Fall-like air breaks record lows from early 1900s in parts of southern US
Cool air has descended on the southern United States and broken records more than a century old.
An unusually strong cold front, by late July standards, pushed through much of the Southern states and triggered severe weather on Tuesday.
The passage of this front has brought lower temperature and humidity levels to much of the region which will linger through Friday.
A recently installed weather station run by Virginia Tech Meteorology showed a low temperature of 38 F in Canaan Valley, West Virginia, Wednesday morning. The station is situated at an elevation of 3,105 feet.
This graphic highlights some of the low temperature records that were set during the morning of Wednesday, July 25, 2019.
During Thursday morning, the temperature came within 1 degree of the record low of 64 in San Antonio. At Dallas the temperature came within 2 degrees of the record low of 65 set in 1915. The existing record was set in 1911.
However, a new record low for July 25 was established at Victoria, Texas, with a low of 62, breaking the old record of 64 set in 1915. The record low of 70 set in 1976 at Corpus Christi, Texas, was eclipsed by 1 degree. Charlotte, North Carolina, also drifted below the record of 62 set in 1947 with a low of 61 Thursday morning.
On Friday morning, the unseasonably cool air will challenge temperature records that date back to 1904 in Victoria (69 F) and San Antonio (67 F).
Little Rock, Arkansas, set or tied a daily record low for the third consecutive day early Friday morning. The 4 a.m. CDT temperature of 63 F broke the previous record of 64 F from 2000.
The fall-like air mass will create a perfect setting for outdoor activities such as picnics, barbecues, hiking, biking and golfing this week.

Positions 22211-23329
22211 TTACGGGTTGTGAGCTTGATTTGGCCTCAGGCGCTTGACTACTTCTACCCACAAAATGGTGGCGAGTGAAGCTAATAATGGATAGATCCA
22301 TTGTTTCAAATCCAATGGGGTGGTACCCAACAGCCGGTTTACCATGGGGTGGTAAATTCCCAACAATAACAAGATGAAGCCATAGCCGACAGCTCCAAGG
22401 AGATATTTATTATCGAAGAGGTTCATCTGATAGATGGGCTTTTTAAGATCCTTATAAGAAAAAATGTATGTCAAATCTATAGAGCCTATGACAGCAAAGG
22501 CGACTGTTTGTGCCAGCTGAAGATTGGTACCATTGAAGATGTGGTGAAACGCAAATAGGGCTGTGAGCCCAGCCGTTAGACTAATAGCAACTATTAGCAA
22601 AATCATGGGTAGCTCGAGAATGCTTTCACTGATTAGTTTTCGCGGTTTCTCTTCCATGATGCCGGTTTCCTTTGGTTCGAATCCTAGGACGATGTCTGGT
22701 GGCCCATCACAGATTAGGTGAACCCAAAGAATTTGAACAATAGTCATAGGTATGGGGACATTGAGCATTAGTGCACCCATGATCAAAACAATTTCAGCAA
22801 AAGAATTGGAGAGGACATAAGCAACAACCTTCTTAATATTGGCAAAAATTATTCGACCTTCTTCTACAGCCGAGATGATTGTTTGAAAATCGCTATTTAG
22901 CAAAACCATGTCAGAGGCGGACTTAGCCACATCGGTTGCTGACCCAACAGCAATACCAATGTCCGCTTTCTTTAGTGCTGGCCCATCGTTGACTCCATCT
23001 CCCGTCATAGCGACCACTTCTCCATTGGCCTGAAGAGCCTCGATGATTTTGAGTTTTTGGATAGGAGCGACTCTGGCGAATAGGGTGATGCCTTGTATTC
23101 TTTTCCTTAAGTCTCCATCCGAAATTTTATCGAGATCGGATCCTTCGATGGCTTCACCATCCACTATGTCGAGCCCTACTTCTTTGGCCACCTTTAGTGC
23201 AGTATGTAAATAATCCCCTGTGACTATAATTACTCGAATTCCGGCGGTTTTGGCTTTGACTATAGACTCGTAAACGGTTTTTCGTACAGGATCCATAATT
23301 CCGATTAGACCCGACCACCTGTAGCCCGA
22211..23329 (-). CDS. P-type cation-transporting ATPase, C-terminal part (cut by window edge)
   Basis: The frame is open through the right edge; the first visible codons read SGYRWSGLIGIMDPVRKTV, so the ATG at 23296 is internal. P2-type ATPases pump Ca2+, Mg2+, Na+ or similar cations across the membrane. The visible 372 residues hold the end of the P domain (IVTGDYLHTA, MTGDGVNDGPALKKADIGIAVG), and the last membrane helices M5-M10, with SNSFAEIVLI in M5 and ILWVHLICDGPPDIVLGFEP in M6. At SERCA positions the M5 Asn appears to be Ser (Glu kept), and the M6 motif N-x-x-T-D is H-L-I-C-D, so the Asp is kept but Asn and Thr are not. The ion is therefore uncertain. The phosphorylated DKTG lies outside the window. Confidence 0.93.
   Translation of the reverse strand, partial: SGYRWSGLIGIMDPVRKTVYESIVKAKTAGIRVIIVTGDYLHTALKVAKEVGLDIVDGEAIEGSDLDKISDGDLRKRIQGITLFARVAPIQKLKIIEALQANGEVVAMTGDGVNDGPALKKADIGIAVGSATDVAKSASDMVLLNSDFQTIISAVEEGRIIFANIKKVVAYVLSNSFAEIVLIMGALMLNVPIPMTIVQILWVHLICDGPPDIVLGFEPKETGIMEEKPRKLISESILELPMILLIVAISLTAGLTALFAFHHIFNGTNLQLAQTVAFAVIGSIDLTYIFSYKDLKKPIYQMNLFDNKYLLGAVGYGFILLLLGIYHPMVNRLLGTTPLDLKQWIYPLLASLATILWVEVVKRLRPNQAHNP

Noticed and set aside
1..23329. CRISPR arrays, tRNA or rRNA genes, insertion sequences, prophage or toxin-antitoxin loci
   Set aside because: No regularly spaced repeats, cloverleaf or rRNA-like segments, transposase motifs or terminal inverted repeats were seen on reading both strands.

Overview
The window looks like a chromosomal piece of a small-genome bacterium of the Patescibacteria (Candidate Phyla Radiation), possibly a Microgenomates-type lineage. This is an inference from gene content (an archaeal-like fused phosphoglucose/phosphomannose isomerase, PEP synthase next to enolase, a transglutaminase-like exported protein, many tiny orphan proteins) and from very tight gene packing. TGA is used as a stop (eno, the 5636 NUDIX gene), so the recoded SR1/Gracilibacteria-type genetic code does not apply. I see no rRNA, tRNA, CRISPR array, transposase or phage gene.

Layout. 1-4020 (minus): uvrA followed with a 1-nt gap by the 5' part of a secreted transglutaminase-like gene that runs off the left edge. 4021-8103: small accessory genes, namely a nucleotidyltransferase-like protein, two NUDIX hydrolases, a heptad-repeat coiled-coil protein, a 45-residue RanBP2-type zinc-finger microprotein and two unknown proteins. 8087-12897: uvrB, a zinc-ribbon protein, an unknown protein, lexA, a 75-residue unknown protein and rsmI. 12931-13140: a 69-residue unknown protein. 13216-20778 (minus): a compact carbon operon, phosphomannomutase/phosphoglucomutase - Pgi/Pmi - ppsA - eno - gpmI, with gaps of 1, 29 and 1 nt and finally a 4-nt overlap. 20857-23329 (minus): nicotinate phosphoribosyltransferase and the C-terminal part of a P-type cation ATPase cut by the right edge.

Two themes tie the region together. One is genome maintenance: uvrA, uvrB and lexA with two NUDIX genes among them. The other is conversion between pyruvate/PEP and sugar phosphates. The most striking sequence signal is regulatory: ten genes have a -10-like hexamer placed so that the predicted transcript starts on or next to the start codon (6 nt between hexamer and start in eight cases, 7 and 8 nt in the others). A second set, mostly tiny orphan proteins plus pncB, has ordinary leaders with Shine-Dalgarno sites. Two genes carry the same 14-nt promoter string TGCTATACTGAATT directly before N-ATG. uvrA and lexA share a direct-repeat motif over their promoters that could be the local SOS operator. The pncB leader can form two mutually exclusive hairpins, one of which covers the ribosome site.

In addition, cooling demands will decrease and allow residents to save some money on their electric bill. Some residents may even be able to shut off their air conditioning units completely for a few days.
Abundant sunshine will accompany the pleasant air, so residents should make sure to apply and reapply sunscreen if spending prolonged time outdoors in the sun.
A return to the heat and humidity experienced this past week and during much of July so far is forecast to hold off until early next week, with only gradually increasing temperatures expected this weekend.
The weather will not be cool with low humidity everywhere, however.
Steamy air with showers and thunderstorms will extend across a large part of Florida into the weekend before expanding northward and westward along much of the Gulf coast.
"As showers and thunderstorms repeat over the Florida Peninsula, the risk of urban and low-lying area flooding will increase substantially," AccuWeather Senior Meteorologist Alex Sosnowski said.
"A few inches of rain may fall on a daily basis over part of the Peninsula."
Download the free AccuWeather app for more details on temperature trends in your community. Keep checking back for updates on AccuWeather.com and stay tuned to the AccuWeather Network on DirecTV, Frontier and Verizon Fios.
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